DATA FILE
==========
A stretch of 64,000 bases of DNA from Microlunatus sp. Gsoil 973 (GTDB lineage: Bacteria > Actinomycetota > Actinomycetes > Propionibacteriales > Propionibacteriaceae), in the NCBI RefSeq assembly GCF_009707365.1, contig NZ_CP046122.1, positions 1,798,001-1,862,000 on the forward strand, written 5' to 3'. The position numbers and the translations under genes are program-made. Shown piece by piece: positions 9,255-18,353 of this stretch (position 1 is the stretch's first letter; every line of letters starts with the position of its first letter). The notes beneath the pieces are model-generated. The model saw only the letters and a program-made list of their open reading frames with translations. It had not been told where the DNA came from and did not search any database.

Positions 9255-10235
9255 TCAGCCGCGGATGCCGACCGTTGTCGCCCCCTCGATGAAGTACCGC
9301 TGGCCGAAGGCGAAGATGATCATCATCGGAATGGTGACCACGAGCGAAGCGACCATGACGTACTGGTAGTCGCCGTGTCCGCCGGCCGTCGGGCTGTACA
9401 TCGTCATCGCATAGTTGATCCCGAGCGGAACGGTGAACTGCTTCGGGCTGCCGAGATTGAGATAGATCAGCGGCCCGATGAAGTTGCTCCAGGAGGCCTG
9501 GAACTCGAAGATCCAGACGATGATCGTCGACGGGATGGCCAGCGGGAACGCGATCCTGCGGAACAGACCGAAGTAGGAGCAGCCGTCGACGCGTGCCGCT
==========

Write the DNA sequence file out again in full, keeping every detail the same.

A stretch of 64,000 bases of DNA from Microlunatus sp. Gsoil 973 (GTDB lineage: Bacteria > Actinomycetota > Actinomycetes > Propionibacteriales > Propionibacteriaceae), in the NCBI RefSeq assembly GCF_009707365.1, contig NZ_CP046122.1, positions 1,798,001-1,862,000 on the forward strand, written 5' to 3'. The position numbers and the translations under genes are program-made. Shown piece by piece: positions 9,255-18,353 of this stretch (position 1 is the stretch's first letter; every line of letters starts with the position of its first letter). The notes beneath the pieces are model-generated. The model saw only the letters and a program-made list of their open reading frames with translations. It had not been told where the DNA came from and did not search any database.

Positions 9255-10235
9255 TCAGCCGCGGATGCCGACCGTTGTCGCCCCCTCGATGAAGTACCGC
9301 TGGCCGAAGGCGAAGATGATCATCATCGGAATGGTGACCACGAGCGAAGCGACCATGACGTACTGGTAGTCGCCGTGTCCGCCGGCCGTCGGGCTGTACA
9401 TCGTCATCGCATAGTTGATCCCGAGCGGAACGGTGAACTGCTTCGGGCTGCCGAGATTGAGATAGATCAGCGGCCCGATGAAGTTGCTCCAGGAGGCCTG
9501 GAACTCGAAGATCCAGACGATGATCGTCGACGGGATGGCCAGCGGGAACGCGATCCTGCGGAACAGACCGAAGTAGGAGCAGCCGTCGACGCGTGCCGCT